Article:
As the competition intensifies, the college application process is also becoming very confusing. Colleges do not use the same criteria in selecting students, and for that exact reason, even those who claim they have worked in some certain college application offices for years cannot identify the colleges' specific selection criteria. You probably can easily verify this point if you have any of the numerous college application seminars sponsored by the college application service centers or colleges themselves.
However, there are still some well-known guidelines all students can follow. Generally, colleges want students who are well-rounded in academics and extracurricular activities/accomplishments, unless the students are exceptional and well-recognized at a certain level (for example, state or national champion/ranking).
Therefore, students need to have guidelines, to plan their high school years accordingly, and finally to carry out those plans. The guidelines and plans can be done in a number of hours. Carrying out the plans takes some effort, but a periodical review every quarter or semester, to make sure they are on the right track, should be sufficient for most students.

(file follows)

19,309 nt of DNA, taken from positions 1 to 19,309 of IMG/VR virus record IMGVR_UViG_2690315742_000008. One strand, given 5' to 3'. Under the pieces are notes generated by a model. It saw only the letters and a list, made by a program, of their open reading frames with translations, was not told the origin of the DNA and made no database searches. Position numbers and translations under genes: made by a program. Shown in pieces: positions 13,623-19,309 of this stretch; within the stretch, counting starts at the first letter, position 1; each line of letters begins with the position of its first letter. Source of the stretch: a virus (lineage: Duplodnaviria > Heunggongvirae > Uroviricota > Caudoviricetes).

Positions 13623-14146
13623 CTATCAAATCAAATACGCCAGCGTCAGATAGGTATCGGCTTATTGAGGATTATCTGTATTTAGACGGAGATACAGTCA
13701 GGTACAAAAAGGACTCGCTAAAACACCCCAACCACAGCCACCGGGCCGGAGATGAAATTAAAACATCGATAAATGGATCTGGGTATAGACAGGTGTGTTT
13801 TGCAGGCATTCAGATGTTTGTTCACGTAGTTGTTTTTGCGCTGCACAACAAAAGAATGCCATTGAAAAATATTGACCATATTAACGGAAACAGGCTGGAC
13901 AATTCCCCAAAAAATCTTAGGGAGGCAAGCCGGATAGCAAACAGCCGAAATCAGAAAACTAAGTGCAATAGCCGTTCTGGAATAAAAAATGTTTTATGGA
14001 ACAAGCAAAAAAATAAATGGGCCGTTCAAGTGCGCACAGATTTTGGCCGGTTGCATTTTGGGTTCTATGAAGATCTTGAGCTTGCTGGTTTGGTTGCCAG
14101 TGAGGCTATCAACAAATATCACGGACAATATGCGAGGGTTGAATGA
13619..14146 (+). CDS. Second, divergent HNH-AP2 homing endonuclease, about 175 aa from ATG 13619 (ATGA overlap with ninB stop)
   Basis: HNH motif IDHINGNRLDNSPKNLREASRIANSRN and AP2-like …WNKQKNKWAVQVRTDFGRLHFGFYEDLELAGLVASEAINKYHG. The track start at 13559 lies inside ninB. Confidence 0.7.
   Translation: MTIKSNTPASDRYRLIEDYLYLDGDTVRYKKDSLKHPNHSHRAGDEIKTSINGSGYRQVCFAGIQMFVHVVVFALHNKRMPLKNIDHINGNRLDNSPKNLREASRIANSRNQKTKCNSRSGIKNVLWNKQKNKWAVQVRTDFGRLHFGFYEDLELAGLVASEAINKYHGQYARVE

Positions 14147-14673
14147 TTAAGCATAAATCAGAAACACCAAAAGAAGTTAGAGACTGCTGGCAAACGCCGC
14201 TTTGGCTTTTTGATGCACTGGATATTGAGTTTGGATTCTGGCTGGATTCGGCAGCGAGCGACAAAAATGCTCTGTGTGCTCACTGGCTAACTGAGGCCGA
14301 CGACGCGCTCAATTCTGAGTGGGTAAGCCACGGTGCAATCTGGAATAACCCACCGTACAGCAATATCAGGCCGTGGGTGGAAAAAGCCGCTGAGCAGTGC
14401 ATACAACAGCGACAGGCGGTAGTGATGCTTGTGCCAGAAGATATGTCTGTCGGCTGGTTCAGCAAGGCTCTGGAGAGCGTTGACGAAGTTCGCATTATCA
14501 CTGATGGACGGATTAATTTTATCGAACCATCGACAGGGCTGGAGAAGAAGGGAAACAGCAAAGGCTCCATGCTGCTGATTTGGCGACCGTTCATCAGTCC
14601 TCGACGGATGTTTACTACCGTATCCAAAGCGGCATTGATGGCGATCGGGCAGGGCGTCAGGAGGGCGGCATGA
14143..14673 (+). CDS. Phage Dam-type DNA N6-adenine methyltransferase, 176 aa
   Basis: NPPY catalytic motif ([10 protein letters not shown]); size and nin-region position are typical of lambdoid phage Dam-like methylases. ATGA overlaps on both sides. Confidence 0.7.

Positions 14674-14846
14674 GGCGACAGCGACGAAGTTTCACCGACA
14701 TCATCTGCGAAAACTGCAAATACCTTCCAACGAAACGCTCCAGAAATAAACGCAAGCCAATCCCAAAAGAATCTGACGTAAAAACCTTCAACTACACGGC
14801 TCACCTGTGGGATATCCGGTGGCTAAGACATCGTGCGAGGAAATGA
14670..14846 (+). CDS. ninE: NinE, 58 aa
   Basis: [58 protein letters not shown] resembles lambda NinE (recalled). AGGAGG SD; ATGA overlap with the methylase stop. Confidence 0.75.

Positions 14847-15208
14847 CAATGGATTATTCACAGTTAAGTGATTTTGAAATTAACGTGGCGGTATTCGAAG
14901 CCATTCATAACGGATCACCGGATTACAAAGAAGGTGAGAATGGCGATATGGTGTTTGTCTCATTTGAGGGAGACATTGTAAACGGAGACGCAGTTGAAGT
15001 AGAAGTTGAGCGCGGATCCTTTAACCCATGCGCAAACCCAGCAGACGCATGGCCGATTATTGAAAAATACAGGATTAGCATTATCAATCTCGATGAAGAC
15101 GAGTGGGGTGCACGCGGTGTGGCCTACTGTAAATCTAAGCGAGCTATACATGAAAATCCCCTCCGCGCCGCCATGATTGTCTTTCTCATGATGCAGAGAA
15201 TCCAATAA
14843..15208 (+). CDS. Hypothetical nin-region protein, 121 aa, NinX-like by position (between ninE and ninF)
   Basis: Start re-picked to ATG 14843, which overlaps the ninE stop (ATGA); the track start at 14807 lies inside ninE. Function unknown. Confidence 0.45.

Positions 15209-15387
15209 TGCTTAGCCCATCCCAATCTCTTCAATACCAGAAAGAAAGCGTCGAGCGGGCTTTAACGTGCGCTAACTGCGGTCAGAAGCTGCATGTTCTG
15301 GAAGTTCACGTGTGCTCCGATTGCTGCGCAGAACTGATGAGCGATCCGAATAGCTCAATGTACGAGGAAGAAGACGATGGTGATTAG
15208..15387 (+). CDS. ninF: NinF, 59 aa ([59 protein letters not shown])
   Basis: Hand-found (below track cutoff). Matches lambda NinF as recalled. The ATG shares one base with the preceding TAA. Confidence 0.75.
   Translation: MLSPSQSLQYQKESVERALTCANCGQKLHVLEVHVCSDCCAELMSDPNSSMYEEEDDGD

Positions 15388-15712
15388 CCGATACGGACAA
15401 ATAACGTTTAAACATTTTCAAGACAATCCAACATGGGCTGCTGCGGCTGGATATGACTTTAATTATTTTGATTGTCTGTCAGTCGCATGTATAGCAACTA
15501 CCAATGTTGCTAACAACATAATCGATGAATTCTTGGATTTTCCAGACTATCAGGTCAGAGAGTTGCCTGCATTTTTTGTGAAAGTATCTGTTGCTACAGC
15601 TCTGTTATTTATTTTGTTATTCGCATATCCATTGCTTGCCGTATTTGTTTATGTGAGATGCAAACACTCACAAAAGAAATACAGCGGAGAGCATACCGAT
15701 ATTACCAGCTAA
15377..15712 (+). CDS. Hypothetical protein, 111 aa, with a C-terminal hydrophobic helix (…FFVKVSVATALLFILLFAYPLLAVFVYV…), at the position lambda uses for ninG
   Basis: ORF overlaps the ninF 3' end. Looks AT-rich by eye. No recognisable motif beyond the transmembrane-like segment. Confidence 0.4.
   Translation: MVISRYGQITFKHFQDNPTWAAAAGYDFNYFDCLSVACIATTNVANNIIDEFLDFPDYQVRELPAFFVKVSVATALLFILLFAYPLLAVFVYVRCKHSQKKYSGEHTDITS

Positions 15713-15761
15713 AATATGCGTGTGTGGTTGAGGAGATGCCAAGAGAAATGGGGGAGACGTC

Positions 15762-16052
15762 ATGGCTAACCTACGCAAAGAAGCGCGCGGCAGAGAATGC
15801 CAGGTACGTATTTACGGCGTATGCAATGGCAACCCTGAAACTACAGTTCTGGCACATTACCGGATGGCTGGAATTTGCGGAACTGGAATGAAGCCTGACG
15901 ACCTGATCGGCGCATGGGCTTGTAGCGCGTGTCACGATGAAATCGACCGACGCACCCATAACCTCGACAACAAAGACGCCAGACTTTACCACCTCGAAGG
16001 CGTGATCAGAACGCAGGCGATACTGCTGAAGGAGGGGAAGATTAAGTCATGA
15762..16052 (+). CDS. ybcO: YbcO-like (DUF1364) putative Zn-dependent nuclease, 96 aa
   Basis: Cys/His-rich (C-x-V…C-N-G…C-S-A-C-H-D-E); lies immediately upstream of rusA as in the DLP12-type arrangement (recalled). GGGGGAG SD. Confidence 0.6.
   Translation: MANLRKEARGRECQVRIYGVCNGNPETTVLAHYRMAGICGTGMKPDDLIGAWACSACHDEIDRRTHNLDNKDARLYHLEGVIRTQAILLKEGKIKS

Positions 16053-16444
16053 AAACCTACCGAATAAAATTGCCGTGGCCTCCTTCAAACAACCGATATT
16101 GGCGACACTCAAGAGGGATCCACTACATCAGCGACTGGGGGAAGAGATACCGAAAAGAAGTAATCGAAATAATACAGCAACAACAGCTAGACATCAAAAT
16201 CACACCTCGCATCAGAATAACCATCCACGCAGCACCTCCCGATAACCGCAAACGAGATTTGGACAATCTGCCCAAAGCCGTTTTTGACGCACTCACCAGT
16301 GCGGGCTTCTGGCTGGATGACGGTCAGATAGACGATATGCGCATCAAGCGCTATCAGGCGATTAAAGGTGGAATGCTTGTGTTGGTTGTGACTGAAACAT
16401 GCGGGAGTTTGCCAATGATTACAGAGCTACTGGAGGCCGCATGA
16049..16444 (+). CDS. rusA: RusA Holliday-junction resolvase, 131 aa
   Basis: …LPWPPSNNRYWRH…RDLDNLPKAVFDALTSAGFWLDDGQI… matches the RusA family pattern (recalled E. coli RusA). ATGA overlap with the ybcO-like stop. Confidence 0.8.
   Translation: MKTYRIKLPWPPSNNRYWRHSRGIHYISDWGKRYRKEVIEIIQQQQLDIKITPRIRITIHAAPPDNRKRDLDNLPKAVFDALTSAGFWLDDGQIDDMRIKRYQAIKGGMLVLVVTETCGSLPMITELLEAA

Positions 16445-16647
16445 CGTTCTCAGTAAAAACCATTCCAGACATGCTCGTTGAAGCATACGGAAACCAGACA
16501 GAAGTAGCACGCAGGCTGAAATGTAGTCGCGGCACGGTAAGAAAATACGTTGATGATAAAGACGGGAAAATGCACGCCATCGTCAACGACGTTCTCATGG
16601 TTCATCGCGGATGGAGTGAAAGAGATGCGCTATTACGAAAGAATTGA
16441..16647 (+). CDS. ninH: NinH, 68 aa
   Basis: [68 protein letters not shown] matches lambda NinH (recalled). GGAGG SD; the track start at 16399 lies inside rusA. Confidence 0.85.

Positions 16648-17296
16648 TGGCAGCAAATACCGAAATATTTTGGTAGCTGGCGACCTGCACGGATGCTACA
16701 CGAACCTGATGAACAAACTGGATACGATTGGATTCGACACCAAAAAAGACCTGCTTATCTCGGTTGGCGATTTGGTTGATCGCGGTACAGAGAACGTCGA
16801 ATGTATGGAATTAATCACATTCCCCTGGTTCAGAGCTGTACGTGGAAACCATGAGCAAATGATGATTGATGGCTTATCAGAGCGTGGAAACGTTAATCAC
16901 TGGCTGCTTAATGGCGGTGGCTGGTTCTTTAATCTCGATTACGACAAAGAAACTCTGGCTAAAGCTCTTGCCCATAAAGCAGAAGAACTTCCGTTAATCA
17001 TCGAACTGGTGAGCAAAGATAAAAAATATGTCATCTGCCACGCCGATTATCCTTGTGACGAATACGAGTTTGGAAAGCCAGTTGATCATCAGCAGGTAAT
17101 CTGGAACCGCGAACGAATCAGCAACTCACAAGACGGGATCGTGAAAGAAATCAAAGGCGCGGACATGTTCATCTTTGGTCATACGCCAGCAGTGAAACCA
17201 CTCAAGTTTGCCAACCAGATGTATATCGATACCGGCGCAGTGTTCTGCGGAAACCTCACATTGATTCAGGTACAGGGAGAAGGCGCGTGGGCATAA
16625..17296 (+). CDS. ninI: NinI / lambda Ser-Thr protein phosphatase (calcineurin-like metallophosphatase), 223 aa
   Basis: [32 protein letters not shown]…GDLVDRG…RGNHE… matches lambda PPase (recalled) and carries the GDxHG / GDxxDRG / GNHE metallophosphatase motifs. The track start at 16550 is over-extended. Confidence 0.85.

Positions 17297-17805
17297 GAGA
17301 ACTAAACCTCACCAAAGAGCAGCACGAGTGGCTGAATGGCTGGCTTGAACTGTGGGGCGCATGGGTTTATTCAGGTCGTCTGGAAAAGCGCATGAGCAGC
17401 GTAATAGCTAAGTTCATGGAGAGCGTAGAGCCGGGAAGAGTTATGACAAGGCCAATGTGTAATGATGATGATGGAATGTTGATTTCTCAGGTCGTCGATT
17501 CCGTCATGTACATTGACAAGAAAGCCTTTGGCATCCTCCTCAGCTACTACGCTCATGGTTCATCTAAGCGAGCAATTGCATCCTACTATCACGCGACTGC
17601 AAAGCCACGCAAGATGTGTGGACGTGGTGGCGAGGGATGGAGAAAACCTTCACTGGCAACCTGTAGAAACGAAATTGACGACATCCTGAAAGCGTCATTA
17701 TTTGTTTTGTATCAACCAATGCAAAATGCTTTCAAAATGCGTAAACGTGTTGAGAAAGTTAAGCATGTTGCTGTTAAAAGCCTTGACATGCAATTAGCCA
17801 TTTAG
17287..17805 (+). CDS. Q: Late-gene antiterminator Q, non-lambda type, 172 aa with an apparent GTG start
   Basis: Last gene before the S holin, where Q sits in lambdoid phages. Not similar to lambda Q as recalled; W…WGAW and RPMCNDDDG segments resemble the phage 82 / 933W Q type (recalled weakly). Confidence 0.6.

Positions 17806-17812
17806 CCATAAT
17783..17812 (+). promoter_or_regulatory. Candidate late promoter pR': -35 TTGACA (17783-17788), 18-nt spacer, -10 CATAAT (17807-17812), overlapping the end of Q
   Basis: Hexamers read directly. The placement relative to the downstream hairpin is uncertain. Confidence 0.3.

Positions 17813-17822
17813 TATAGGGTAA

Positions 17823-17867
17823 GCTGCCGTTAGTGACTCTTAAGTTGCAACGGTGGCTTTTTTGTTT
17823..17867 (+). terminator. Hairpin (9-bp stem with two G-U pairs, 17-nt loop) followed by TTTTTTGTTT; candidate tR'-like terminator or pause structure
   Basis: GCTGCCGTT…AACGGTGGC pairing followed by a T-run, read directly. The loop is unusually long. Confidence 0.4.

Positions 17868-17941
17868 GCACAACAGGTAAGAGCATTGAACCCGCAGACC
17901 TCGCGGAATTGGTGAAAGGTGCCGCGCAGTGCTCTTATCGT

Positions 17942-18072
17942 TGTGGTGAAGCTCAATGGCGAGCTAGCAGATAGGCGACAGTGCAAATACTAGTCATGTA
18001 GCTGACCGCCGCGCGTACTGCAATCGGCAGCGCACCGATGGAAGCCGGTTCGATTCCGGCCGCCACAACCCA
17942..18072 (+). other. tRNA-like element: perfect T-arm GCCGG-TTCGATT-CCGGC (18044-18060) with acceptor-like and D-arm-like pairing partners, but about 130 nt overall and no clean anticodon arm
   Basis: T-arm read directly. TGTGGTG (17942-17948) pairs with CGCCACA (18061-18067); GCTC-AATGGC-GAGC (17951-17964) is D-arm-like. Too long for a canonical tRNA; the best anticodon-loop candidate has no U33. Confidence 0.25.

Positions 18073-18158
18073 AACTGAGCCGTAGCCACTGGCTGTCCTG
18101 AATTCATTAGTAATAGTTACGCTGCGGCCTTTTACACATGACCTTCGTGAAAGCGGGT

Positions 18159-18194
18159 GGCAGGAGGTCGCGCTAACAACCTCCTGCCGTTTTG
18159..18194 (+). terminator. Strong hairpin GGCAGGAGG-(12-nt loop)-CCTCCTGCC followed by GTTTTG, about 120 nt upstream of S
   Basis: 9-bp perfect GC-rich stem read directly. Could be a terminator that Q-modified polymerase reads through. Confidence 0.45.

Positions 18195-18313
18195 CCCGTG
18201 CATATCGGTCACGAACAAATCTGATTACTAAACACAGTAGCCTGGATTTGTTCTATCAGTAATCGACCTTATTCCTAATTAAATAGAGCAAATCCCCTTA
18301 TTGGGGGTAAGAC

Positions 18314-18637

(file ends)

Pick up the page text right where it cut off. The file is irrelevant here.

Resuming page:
Some centers charge as much as $3000 or more for college application "coaching" and "management" but these services are costly and unnecessary, and unfortunately, take advantage of parents' and students' fears about the college application process. At Multiple Inductive Thinking Learning Center, we offer regular college application counseling service at only 10% - 15% of what those other centers charge. We offer the same service at a much lower cost, because we do not need to charge our clients extra to pay for expensive advertising, and we do not offer free electronics such as iPods as inducement.